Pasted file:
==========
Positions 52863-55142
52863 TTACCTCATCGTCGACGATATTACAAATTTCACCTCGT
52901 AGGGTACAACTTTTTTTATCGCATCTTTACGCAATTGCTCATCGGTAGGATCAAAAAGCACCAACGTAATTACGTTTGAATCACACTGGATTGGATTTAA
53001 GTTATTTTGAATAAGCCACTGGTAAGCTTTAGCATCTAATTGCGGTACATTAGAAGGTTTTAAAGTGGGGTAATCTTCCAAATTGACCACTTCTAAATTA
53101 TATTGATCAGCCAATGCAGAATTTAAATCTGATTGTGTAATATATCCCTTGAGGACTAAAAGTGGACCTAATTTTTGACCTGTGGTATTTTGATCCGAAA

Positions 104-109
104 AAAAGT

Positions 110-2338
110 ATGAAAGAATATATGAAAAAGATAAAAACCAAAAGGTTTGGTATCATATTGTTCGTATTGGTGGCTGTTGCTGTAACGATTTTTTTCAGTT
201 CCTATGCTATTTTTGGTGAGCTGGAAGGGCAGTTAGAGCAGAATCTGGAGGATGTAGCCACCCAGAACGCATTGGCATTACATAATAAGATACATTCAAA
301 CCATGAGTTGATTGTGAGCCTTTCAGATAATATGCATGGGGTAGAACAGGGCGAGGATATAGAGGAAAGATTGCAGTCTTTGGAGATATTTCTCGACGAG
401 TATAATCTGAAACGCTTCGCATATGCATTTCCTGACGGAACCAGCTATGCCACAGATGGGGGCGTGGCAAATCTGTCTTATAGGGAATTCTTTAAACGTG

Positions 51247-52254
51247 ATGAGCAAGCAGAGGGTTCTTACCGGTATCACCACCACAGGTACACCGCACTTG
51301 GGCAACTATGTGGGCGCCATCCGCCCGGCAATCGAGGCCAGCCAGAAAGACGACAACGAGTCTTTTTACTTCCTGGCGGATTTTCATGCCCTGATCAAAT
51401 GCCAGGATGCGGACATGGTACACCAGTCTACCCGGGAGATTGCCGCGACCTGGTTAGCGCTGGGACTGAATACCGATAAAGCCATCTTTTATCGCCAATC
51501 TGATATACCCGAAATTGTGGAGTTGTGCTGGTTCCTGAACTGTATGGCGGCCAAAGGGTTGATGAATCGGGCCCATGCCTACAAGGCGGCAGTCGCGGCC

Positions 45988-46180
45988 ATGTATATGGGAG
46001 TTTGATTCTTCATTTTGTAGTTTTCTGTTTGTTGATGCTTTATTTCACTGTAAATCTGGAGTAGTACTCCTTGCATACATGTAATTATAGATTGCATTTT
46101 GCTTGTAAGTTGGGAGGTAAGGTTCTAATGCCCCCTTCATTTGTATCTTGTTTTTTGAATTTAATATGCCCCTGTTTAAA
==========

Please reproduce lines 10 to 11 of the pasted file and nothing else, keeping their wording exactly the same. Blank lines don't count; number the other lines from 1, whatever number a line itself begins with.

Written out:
201 CCTATGCTATTTTTGGTGAGCTGGAAGGGCAGTTAGAGCAGAATCTGGAGGATGTAGCCACCCAGAACGCATTGGCATTACATAATAAGATACATTCAAA
301 CCATGAGTTGATTGTGAGCCTTTCAGATAATATGCATGGGGTAGAACAGGGCGAGGATATAGAGGAAAGATTGCAGTCTTTGGAGATATTTCTCGACGAG